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Theos-World Re: Should students be concerned about Pseudo-Theosophy?

Mar 05, 2007 05:11 PM
by plcoles1

Hi All, Very Good discussion! 
Back in the JW's (Jehovah's Witnesses) they always used to brag about 
how `united' and "in agreement" they were as a group, however what 
this really translated into was mere conformity of opinion and action.

So a question I would ask is, is conflict always necessarily 
destructive, given that sometimes what is called `peace' and 'unity' 
is really only a manifestation of conformity and stagnation?

My opinions on Bishop Leadbeater are not those of others, however I 
don't expect or insist on others sharing my opinion, what I do insist 
on in a free society is the right to hold, voice, challenge and share 
an opinion.

That opinion can likewise also be challenged pulled apart, dissected 
or explored more deeply.

My original issue with the TS was why is this right and freedom 
apparently not allowed in official  Adyar Society publications when 
it comes to valid criticism of  Bishop Leadbeater?

Why was I disallowed membership from the society for my comments here 
on theos-talk, if it is a society that fearlessly holds to freedom of 
thought and opinion?  

If rigorous debates are so destructive to humanity perhaps 
universities should be closed down for the betterment of humanity and 
instead allow all concepts and ideas to remain unchallenged in order 
not to upset people who hold to those ideas?



--- In, "nhcareyta" <nhcareyta@...> wrote:
> Dear Adelasie, Bruce and all
> Adelasie, thank you for your well-intended advice and for your 
> positive evaluation of my sincerity of search. The personality 
> enjoys support and reinforcement from one presumably superior in 
> knowledge and wisdom, particularly where spiritual path matters are 
> concerned.
> Once again for me, and I trust not only for me, you have so 
> eloquently described one aspect of our Theosophical teachings. 
> Whenever I hear words such as "impersonal", "stepping aside" 
> and "moving away" I am filled with a sense of expansion and almost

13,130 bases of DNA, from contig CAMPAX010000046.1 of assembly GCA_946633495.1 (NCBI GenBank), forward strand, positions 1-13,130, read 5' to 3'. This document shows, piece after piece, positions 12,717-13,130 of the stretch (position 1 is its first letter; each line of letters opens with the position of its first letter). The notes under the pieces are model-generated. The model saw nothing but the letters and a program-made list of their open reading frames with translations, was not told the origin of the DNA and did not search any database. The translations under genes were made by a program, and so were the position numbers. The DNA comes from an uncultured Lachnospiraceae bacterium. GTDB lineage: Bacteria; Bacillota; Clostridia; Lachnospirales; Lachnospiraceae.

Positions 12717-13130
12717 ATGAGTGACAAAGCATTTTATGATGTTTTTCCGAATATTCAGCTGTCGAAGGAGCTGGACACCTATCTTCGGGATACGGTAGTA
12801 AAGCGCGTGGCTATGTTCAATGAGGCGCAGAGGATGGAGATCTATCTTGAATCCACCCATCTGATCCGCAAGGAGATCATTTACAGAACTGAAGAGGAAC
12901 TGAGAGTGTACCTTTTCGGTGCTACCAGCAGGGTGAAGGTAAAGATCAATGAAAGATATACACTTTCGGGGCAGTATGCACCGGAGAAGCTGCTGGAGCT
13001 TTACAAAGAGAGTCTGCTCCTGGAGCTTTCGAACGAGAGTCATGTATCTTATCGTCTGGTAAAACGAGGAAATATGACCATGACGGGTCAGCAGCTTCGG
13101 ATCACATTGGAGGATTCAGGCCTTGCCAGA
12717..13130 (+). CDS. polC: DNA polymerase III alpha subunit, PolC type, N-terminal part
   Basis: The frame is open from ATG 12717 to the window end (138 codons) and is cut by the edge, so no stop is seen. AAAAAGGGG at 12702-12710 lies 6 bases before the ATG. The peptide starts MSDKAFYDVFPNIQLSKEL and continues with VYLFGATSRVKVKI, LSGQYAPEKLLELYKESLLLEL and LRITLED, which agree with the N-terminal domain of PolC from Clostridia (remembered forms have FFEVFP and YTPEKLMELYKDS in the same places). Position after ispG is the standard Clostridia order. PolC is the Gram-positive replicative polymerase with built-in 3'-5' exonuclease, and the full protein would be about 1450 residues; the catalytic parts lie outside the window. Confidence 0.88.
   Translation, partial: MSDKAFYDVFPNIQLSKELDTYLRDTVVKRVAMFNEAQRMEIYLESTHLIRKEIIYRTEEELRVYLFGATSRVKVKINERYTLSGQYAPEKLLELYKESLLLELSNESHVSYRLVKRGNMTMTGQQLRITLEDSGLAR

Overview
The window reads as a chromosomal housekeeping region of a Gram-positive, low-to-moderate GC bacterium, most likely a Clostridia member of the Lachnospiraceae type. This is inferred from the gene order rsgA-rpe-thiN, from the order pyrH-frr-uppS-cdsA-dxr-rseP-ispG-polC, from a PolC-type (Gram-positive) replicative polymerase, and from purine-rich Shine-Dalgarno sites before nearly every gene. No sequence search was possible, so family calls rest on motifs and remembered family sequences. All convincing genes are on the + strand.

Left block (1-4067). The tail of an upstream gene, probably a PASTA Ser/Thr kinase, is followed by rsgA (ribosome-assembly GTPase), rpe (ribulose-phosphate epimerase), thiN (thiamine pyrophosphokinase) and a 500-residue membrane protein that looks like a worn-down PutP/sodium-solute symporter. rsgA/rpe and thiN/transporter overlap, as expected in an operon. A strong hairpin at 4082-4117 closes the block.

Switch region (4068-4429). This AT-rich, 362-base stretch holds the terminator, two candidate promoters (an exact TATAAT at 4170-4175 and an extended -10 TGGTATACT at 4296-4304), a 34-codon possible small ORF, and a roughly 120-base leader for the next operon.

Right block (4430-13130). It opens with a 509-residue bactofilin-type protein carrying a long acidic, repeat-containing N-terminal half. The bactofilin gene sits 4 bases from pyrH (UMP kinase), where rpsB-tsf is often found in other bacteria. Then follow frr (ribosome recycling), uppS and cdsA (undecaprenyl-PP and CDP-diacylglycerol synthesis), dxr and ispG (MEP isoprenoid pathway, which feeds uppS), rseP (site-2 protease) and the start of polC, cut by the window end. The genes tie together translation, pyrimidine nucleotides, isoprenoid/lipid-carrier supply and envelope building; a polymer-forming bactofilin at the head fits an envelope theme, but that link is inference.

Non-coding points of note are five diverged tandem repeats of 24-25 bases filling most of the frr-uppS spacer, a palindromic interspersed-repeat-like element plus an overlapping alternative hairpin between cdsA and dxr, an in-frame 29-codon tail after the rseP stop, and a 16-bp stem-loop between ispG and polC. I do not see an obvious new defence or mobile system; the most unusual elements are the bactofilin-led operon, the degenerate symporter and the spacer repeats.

> freedom. They coincide beautifully with Theosophy's spiritual path 
> principles of desirelessness, non-attachment, non-identification 
> non-expectation so profoundly elaborated in the three fragments of 
> The Voice of the Silence, Madame Blavatsky's last book, and one 
> for me, deserves lifetimes of study, reflection and especially 
> practice.
> Moreover, the impersonal approach you suggest reminds me of the 
> dilemma Arjuna faced at Kurukshetra when confronting his enemies on 
> the battlefield. Not only did they include his kinfolk but his 
> guru Dronacharya, who taught him archery during childhood. Krishna 
> helps Arjuna to see clearly his impersonal, moral duty or dharma 
> to proceed without attachments or expectations of any kind.
> Therefore, where struggling mortals such as myself are concerned 
> when considering the impersonal approach, I wonder whether it is 
> possible for us to be entirely impersonal and moreover whether what 
> we assume to be "impersonal" can become such a dogma as to preclude 
> us from right action? Could there ever be a danger that our worthy 
> desire for the high moral ground, where we presume ourselves to 
> be "impersonal", might actually be blinding us from our otherwise, 
> obvious and appropriate duty?
> Perhaps Taoist philosophy holds some clues. In that tradition, 
> sometimes we need leave well alone, other times we need bend like a 
> sapling whilst on other occasions we need stand forth and deliver.
> The encouraging component of this theosophical tradition for me is 
> that we are assured that each of these modalities can be practiced 
> with detachment from desire, identification and expectation.
> This reminds me of the story from another tradition, where a 
> was employed to seek out and execute a criminal. Just as he was